A Country of Refuge
By Lucy Popescu
An Anthology of Writing on Asylum Seekers from Britain and Ireland's Finest Voices edited
Publication date: June 2016Buy
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Most of the refugee stories we read about in the media are negative. But the reality for those fleeing persecution is more often about the emotional scars of torture and the struggles of building a new life. This anthology of new writings on asylum seekers is intended to directly challenge the negative press given to those seeking a safe haven on these shores as well as serving as a testament to the strength of the human spirit.
Britain has a long history of providing safe refuge to those fleeing conflict, poverty or terror and it is something we should be proud of. Using the works of celebrated writers is one sure way to generate more positive perspectives regarding asylum seekers. Writers are uniquely placed to challenge pre-conceived ideas and stereotypes because of their understanding of the power of words and ability to articulate truths.
Building on the success of the landmark Australian publication, A Country Too Far, this sister anthology will incorporate the work of Britain and Ireland’s finest writers including: Hassan Abdulrazzak, Sebastian Barry, William Boyd, Kate Clanchy, Amanda Craig, Moris Farhi MBE, Elaine Feinstein, Tim Finch, Sue Gee, Stephen Kelman, A.L Kennedy, Hanif Kureishi, Marina Lewycka, Hubert Moore, Courttia Newland, Ruth Padel, Katharine Quarmby, Noo Saro Wiwa, Joan Smith, Roma Tearne, Rose Tremain and Alex Wheatle MBE.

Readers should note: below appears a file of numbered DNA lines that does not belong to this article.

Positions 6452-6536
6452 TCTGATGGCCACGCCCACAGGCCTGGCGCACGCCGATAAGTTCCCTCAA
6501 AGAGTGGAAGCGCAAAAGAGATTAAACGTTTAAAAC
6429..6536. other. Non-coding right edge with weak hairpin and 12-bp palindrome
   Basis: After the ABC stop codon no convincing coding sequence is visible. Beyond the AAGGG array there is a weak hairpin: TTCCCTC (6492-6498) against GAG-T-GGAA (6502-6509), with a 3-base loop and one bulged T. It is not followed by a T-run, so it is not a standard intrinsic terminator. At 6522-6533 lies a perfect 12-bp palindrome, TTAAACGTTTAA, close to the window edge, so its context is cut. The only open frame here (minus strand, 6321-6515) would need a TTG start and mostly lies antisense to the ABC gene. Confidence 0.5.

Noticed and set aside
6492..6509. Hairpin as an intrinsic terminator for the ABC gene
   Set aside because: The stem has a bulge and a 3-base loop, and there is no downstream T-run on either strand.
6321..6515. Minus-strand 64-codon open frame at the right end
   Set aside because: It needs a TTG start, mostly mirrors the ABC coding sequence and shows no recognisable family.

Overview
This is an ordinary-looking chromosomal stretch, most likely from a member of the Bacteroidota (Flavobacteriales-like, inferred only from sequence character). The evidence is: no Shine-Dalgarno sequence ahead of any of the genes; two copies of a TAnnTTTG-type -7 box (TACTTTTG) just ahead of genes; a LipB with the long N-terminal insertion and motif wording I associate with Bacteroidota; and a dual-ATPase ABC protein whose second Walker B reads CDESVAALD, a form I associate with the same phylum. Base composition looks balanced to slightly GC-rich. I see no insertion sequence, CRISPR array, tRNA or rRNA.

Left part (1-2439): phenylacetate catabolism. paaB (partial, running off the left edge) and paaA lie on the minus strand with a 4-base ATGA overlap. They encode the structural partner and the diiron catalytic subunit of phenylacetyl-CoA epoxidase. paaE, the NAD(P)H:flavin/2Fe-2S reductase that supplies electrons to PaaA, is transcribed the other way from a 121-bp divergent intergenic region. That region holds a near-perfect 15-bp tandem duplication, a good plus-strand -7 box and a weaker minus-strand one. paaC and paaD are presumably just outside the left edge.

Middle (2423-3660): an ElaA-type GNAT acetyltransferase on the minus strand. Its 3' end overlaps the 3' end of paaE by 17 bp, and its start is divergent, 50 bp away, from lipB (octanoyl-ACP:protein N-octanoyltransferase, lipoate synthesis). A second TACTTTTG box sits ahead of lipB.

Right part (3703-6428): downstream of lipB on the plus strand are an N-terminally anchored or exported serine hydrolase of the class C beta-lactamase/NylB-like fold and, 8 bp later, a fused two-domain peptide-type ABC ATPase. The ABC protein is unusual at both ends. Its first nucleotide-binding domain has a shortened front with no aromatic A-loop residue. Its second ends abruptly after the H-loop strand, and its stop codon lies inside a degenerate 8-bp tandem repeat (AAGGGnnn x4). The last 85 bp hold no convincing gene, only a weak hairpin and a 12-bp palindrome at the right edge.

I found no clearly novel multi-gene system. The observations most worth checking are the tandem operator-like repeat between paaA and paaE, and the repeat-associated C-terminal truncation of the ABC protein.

A Country of Refuge will include newly commissioned fiction, memoir, poetry and essays and is intended to make a positive and vital contribution to the national debate.
Lucy Popescu is a writer, editor and critic with a background in human rights. She was director of English PEN’s Writers in Prison Committee from 1991 to 2006 and co-edited the PEN anthology, Another Sky in 2007, featuring the work of persecuted writers from around the world. The Good Tourist, her book about ethical travel and human rights, was published in 2008. She volunteers with Freedom from Torture (FFT) as a creative writing mentor working with survivors of torture so understands very well the problems faced by asylum seekers in this country and abroad. Lucy edited FFT’s most recent anthology, Body Maps, published in 2011 and Moving a Country by Jade Amoli-Jackson, a refugee writer, in 2013. She is well connected with other organisations working for/with refugees.